The palace on the Grand Canal of the Count of Carmagnola beheaded for treasonUnknown places & works
The palace on the Grand Canal of the Count of Carmagnola beheaded for treason
Next to the San Stae stop on the Grand Canal in Venice there is a garden looking bleak and abandoned. In 1415 there was once a palace which the Signoria of Venice gave to Francesco Bussone, the Count of Carmagnola, who was the army commander of the Venice Republic. However, this favour did not last long as the Signoria of Venice ordered him to be beheaded in St Mark's Square after one month in prison on charges of treason. This issue dates back to the victorious battle of Maclodio when Carmagnola inexplicably freed many Milanese prisoners and so showing he was still linked to the Duke of Milan, who he had served before moving to serve for the Venetian Republic.
In 1820, Alessandro Manzoni wrote a famous tragedy on this unfortunate character, in which he described Carmagnola as an innocent victim of envy of others. From recent historical studies it seems that the Count actually betrayed the Republic of Venice for money of the Milanese people.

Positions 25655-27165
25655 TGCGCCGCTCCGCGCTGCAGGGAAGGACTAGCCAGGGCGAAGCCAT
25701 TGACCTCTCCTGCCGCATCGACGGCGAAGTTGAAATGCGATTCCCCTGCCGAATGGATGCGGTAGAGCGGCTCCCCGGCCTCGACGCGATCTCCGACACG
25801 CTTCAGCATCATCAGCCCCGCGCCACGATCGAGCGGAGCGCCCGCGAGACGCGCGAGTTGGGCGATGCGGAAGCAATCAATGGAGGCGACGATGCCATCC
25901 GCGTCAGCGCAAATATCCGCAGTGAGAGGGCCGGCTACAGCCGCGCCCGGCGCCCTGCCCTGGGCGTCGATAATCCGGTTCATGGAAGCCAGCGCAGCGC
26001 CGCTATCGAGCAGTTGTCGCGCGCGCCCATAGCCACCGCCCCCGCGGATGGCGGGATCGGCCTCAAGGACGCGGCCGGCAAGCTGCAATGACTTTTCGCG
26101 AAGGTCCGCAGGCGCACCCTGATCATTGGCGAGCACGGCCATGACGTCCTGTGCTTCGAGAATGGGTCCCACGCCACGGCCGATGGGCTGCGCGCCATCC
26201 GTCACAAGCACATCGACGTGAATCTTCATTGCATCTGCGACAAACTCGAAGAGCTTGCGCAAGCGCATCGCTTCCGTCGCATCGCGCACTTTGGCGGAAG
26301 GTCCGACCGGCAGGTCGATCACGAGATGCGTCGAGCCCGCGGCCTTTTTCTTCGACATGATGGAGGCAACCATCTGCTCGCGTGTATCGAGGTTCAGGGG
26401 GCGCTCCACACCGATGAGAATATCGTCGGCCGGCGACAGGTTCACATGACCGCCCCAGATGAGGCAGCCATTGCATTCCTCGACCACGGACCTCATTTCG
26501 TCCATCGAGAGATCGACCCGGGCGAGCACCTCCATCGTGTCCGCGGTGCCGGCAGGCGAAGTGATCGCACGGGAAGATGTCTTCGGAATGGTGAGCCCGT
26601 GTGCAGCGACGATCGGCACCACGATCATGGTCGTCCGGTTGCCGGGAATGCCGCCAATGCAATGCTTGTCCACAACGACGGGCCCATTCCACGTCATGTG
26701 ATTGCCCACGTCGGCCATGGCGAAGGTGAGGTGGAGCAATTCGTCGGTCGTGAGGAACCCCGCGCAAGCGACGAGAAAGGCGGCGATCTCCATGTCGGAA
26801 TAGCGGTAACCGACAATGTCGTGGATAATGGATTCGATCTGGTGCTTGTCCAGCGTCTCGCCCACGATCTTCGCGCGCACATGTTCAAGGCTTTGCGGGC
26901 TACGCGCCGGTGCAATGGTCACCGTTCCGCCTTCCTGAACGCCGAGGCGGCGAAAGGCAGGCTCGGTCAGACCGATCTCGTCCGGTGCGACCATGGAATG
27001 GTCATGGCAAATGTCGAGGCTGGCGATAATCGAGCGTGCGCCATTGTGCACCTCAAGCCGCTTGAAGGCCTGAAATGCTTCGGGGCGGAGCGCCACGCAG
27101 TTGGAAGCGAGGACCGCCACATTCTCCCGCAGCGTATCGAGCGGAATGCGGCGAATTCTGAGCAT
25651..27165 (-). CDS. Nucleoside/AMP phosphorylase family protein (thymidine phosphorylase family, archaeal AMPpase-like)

His palace passed through various hands and was renovated several times until the 1800's, when it was owned by the prestigious Contarini family and completely destroyed by a fire .... The Curse of the Count of Carmagnola had struck again! Now all that survives is the garden, one of the few remaining on the Grand Canal.
Romano D' Ezzellino: Why do they say ‘If you can't sleep, count sheep’?
Figures of speech
It all started in Romano d’Ezzelino in the province of Vicenza when Ezzelino da Romano, who suffered from insomnia, hired a storytell...View
Venice: Fave dei Morti: the Venetian cookies of All Souls Day
As tradition dictates, every year, on the day when the deceased are commemorated (November 2), in Venice it is customary to prepare ‘...View
Venice: The red lights of St Mark’s Basilica in memory of the poor ‘fornareto’
Mysteries & Legends
If you find yourself wandering around St Mark’s Basilica in the evening, take a look at its southern façade ... you will notice two ...View
Padua: Why do people say ‘Rimanere in braghe di tela?’
Have you ever wondered where the popular expression ‘Rimanere in mutande’ o ‘Rimanere in braghe di tela’ comes from? It is a wa...View
Venice: The Last Supper by Veronese at the Gallerie dell'Accademia
The twelve rooms of the Gallerie dell'Accademia host many works of art from the Veneto Region and the city of Venice made by renowned a...View